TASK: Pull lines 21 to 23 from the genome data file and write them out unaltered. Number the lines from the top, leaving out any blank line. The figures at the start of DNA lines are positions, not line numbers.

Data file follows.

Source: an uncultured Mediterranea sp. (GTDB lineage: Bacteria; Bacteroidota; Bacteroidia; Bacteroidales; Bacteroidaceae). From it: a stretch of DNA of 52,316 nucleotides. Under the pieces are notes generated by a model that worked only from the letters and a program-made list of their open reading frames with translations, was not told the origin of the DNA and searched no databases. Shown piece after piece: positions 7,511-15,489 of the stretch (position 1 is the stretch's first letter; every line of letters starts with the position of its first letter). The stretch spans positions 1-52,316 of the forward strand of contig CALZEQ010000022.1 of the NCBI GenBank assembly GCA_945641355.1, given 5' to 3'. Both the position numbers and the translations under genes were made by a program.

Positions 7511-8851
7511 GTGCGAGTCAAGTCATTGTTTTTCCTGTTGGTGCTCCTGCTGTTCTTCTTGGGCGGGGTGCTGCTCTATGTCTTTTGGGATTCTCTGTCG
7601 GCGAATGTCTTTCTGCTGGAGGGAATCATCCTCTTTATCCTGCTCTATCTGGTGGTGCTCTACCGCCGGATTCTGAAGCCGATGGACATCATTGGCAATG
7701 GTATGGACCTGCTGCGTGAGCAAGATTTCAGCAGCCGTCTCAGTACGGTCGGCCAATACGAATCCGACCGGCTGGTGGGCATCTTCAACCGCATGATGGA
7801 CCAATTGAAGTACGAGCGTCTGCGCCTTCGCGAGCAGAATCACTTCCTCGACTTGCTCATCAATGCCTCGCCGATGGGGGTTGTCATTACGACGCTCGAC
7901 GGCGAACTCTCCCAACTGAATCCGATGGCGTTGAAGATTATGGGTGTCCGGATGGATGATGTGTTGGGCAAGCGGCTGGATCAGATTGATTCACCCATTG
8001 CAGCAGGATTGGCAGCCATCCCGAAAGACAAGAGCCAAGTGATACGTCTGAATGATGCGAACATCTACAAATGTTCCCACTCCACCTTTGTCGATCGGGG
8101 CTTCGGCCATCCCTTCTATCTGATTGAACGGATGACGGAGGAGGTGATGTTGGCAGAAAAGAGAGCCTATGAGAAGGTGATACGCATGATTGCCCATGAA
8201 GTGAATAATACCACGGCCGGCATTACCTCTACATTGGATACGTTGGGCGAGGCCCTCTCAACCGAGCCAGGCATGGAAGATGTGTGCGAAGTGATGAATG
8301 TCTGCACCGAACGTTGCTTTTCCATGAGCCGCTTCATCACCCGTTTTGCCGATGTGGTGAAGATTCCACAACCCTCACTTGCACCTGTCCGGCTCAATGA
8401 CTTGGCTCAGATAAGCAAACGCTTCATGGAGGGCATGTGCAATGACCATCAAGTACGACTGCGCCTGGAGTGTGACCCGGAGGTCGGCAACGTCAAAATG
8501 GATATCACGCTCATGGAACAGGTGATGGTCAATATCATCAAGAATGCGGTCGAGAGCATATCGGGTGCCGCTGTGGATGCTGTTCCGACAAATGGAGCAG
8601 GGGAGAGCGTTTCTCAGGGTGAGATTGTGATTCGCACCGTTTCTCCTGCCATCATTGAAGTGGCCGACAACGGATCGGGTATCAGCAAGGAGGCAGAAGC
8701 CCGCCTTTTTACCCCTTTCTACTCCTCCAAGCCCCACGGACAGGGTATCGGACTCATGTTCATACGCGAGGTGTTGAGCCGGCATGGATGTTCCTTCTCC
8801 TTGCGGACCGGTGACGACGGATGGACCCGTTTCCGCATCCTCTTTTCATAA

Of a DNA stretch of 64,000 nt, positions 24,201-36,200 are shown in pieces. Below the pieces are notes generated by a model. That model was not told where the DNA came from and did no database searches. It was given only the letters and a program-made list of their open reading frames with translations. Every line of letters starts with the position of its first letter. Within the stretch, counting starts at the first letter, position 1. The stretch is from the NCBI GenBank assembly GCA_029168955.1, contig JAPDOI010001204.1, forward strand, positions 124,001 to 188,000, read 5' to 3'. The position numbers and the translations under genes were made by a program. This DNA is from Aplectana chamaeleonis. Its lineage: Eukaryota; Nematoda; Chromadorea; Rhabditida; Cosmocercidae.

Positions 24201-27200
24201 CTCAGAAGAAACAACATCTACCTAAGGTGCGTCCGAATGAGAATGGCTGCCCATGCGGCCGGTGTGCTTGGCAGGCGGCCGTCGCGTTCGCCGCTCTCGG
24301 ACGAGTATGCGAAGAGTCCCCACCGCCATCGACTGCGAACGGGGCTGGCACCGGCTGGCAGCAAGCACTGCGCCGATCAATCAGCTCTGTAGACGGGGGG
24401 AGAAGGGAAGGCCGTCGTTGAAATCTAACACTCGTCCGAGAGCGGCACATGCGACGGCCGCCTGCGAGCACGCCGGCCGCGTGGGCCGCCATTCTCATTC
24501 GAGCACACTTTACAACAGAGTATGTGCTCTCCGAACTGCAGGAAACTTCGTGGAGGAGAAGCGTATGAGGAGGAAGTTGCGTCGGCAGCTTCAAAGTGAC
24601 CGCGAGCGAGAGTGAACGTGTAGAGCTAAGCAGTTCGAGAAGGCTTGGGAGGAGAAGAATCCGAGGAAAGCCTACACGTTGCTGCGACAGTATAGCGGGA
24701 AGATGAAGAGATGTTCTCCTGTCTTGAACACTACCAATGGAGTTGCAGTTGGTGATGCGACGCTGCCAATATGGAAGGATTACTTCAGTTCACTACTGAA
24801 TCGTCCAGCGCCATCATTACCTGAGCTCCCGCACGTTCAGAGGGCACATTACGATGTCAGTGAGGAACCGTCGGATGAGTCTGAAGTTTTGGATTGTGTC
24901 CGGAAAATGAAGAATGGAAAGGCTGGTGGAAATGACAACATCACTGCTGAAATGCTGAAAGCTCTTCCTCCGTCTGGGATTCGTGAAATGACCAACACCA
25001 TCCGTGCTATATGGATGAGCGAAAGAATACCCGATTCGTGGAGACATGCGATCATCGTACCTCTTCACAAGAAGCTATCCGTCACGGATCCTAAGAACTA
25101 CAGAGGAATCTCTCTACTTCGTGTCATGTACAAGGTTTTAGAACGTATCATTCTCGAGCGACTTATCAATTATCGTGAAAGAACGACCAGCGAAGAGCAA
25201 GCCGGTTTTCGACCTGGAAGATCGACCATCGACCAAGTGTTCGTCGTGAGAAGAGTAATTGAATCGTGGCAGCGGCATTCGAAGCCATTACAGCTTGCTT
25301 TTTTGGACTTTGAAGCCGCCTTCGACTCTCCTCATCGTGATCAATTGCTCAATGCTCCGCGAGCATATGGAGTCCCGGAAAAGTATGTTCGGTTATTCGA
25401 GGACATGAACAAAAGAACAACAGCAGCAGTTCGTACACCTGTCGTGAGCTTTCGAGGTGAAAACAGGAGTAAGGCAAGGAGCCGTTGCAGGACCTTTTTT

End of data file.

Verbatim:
24401 AGAAGGGAAGGCCGTCGTTGAAATCTAACACTCGTCCGAGAGCGGCACATGCGACGGCCGCCTGCGAGCACGCCGGCCGCGTGGGCCGCCATTCTCATTC
24501 GAGCACACTTTACAACAGAGTATGTGCTCTCCGAACTGCAGGAAACTTCGTGGAGGAGAAGCGTATGAGGAGGAAGTTGCGTCGGCAGCTTCAAAGTGAC
24601 CGCGAGCGAGAGTGAACGTGTAGAGCTAAGCAGTTCGAGAAGGCTTGGGAGGAGAAGAATCCGAGGAAAGCCTACACGTTGCTGCGACAGTATAGCGGGA